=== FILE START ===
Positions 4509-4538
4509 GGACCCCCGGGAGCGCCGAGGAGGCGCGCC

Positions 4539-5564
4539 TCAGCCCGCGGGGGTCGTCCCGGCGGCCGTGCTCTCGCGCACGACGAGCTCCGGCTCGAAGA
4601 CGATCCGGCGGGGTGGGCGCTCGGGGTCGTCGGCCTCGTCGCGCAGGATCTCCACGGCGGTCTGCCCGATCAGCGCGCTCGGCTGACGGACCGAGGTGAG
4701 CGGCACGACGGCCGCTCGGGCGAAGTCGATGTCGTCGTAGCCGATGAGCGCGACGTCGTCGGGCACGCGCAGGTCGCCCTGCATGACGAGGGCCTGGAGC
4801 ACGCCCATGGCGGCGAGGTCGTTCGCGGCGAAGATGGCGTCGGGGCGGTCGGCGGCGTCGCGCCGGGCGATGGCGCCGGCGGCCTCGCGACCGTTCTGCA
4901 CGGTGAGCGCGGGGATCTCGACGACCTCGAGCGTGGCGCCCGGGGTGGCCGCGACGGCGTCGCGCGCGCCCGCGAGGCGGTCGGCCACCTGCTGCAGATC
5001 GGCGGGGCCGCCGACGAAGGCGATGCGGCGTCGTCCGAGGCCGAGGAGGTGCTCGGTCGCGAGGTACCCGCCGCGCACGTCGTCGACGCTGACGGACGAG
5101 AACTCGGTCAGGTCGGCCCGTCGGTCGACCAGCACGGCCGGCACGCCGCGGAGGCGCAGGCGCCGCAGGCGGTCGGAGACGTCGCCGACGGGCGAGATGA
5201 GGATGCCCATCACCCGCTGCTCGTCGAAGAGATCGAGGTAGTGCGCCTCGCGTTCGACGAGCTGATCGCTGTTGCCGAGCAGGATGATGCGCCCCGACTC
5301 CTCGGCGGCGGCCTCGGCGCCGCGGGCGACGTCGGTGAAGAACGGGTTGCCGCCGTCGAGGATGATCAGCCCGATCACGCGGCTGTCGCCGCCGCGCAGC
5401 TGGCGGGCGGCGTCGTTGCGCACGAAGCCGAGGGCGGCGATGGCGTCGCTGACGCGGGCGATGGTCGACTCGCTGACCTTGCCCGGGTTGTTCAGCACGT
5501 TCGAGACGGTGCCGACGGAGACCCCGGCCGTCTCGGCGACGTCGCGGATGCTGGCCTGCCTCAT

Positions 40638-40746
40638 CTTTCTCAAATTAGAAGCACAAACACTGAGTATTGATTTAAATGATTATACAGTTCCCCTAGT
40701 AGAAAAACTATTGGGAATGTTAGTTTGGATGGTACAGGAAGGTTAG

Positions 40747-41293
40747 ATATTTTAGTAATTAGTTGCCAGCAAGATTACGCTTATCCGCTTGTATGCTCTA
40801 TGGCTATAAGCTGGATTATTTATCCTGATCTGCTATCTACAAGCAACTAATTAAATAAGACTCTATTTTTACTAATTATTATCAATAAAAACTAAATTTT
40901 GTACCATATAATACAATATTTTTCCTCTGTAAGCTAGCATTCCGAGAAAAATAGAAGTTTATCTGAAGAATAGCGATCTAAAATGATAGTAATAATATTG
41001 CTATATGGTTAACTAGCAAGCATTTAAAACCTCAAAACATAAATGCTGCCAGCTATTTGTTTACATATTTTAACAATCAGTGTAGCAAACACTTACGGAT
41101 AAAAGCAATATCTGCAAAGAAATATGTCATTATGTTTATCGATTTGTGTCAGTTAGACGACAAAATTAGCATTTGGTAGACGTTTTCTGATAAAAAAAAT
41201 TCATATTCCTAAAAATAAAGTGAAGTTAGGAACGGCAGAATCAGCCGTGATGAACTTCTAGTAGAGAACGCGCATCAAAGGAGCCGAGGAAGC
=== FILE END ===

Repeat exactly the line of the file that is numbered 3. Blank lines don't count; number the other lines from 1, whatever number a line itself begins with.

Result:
Positions 4539-5564